The question is, What measurement did she make (and how did she use
it to calculate the area of the carousel deck), and what is the area of
the carousel deck?
Write your solution on the back of a pair of World Series tickets
(old ticket stubs from Windmill Island will suffice if you have
difficulties procuring World Series tickets), and drop them in the
Problem of the Fortnight slot outside Dr. Pearson's office (VWF 212) by
3:00 p.m. on Friday, October 29.
|Got a Math Question?
Ask Elvis ...
... email him at firstname.lastname@example.org
Note: Student names have been changed for identity protection.
How were/are the values for the known transcendentals such as Pi and e
found? Obviously, I can draw a circle and measure circumference and
radius to get a decent estimate, but we know these numbers to the
millionth decimal. How is this accuracy accomplished and confirmed?
In awe of Mathematics, "Kyle Williams"
Thanks for writing -- that's a GREAT question! I've come across
those transcendental numbers many times in my studies of calculus and
wondered the same thing. I didn't know the answer offhand (or
offpaw, as the case may be), so I had to do a little digging. I
asked around the department, and Dr. Cinzori transcended the call of
duty with his answer. He writes:
currently known to over 1,240,000,000,000 decimal digits. Amazingly,
the basic formula used to calculate pi to this accuracy was discovered
around 1800 by a teen-aged Carl Gauss. Gauss' algorithm is quite
straightforward; it uses only addition, subtraction, multiplication,
division, and square roots. The algorithm is recursive which means that
it begins from an initial guess, applies a formula to produce an
output, and then uses that output as the next input to the formula.
Doing this repeatedly produces a sequence of numbers that converge to
pi. Gauss' algorithm is fast (it converges quadratically) because it
more than doubles the number of correct digits with each iteration.
Starting with the initial guess 3.14, it only takes 38 iterations to
produce over one trillion digits. You can see Gauss' algorithm at
algorithm is so simple, it is easy to code and check for accuracy. Even
so, a record is not officially established until it is checked by an
independent party using a different algorithm, of which there are many.
Many mathematicians have produced fast algorithms for pi. Most famous
are Gauss (1777-1855) and Ramanujan (1887-1920), but during the past 20
years great progress (including a quartically convergent algorithm) has
been made by Peter and Jonathan Borwein and Simon Plouffe.
If you are
interested in learning more, check out the book Pi Unleashed by Jorg
Christoph Haenel available in VanWylen Library. The book includes a CD
with many different routines for calculating pi. The homepage of
Yasumasa Kanada, the current record holder for calculating digits of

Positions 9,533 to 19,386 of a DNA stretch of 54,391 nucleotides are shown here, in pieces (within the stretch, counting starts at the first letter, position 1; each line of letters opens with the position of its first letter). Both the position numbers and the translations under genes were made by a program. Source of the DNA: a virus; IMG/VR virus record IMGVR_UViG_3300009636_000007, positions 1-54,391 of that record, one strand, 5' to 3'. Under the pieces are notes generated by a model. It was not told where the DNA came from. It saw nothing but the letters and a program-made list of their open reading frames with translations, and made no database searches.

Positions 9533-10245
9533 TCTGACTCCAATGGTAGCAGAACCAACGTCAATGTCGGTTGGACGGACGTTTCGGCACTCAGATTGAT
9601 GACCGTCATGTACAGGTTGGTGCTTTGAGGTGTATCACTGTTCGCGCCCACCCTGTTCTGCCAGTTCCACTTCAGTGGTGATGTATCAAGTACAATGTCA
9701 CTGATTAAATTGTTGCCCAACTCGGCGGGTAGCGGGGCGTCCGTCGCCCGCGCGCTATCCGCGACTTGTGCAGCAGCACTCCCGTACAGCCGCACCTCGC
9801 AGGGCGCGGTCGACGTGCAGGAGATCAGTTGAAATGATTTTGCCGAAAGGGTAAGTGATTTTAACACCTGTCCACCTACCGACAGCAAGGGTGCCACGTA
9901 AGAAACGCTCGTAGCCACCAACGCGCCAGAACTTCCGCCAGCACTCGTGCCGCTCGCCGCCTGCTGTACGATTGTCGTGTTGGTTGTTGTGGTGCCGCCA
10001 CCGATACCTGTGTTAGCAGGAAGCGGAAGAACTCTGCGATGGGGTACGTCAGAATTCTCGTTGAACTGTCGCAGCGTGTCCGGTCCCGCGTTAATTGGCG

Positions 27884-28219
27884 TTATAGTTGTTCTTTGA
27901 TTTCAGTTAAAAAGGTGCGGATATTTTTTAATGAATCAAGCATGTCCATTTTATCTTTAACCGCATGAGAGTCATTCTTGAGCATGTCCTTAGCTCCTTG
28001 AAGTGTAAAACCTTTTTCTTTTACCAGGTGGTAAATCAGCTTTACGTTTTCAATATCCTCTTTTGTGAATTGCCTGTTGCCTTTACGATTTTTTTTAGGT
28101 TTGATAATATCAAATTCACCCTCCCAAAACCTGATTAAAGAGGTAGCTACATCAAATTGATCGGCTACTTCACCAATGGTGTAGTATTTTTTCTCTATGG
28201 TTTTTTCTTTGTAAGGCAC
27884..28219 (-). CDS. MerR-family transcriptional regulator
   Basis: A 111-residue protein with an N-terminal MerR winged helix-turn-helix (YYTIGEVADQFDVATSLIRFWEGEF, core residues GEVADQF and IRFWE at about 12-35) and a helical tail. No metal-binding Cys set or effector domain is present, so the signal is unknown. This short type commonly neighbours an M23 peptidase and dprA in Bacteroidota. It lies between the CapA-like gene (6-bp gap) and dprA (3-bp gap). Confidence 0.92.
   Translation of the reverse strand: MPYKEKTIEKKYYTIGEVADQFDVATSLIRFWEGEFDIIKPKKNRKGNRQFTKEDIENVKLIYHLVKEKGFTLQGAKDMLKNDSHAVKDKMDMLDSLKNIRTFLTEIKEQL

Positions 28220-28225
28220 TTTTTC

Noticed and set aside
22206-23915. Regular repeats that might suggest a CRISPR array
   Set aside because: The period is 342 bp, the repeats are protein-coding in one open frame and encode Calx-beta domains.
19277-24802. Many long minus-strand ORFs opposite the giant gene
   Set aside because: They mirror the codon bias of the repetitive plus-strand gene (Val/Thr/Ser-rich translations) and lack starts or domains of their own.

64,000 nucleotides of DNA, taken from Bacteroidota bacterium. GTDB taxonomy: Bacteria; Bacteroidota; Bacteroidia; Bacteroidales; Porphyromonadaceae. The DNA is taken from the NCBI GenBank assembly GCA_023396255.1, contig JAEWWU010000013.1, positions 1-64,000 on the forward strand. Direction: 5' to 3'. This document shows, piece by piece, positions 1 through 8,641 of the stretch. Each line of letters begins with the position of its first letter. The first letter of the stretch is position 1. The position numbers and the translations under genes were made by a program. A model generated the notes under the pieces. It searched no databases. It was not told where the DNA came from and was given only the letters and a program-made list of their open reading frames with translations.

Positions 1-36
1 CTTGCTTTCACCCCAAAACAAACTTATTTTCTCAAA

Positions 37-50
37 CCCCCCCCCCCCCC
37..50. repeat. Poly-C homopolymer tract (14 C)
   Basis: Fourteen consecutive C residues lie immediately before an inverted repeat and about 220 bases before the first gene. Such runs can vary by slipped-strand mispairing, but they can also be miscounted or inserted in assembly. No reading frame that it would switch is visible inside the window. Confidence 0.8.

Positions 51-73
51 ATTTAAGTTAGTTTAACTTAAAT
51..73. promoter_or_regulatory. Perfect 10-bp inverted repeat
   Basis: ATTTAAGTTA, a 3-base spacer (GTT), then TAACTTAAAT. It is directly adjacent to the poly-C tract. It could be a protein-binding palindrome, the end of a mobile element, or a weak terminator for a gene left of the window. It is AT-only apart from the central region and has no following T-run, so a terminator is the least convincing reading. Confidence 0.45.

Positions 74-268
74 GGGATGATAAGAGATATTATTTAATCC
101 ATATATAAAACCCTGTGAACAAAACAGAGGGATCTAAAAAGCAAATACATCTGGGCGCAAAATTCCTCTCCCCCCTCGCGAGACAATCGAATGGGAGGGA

Prof. Kanada has calculated over
one trillion digits of pi. You can also check out Peter Borwein's
Thanks again for the great question, "Kyle"!
Mathography: Srinivasa Aiyangar
The story of Ramanujan reads almost like a
fable. Born in his grandmother's house in Erode, a small town
about 400 km southwest of Madras, India, Ramanujan contracted smallpox
at the tender age of two but survived the disease whose death rates
have historically been as high as 30%. (The last case of smallpox
in the U.S. occurred in 1949, and smallpox was eradicated from the
world only in 1977.)
In school, Ramanujan proved himself an able
scholar in all subjects, but he was particularly entranced by
mathematics and in high school picked up a copy of G.S. Carr's book,
"Synopsis of elementary results in pure mathematics," a book that
contained only theorems, formulas and short proofs and was out-of-date,
having been published in 1856. From this book, Ramanujan taught
himself mathematics, providing proofs where none were given and
deriving the book's formulas for himself.
In 1906 Ramanujan went
to Pachaiyappa's College to prepare for admission to the University of
Madras, but he failed all his examinations, except for mathematics, and
thus was denied admission to the university. But he continued his
research in mathematics, with only Carr's outdated book to guide him,
and in 1913 sent a letter to G.H. Hardy, professor of mathematics at
Oxford, that contained some of the results Ramanujan had
obtained. Impressed by Ramanujan, Hardy invited him to Oxford in
1914. Apart from his mathematical fellowship with Hardy and his
colleague, Littlewood, Ramanujan was miserable: he had no friends
outside his mathematical colleagues, finding food that agreed with his
diet was extremely difficult, and doctors feared that when he fell
seriously ill in 1917 he would die. By 1918 Ramanujan's health
improved, but his homesickness did not. In 1919 he set sail once
again for India, but his health problems returned and he died the
following year at the age of 32.
His mathematical legacy is
recorded in the many notebooks he left behind at his death, but because
of the idiosyncratic style of writing mathematics that Ramanujan
learned from Carr's book, many of the results he recorded in his
notebooks seem to come out of thin air. Nevertheless, Ramanujan
made significant contributions to many areas of mathematics, including
infinite series (see above on computation of pi). He was one of
India's greatest mathematical geniuses.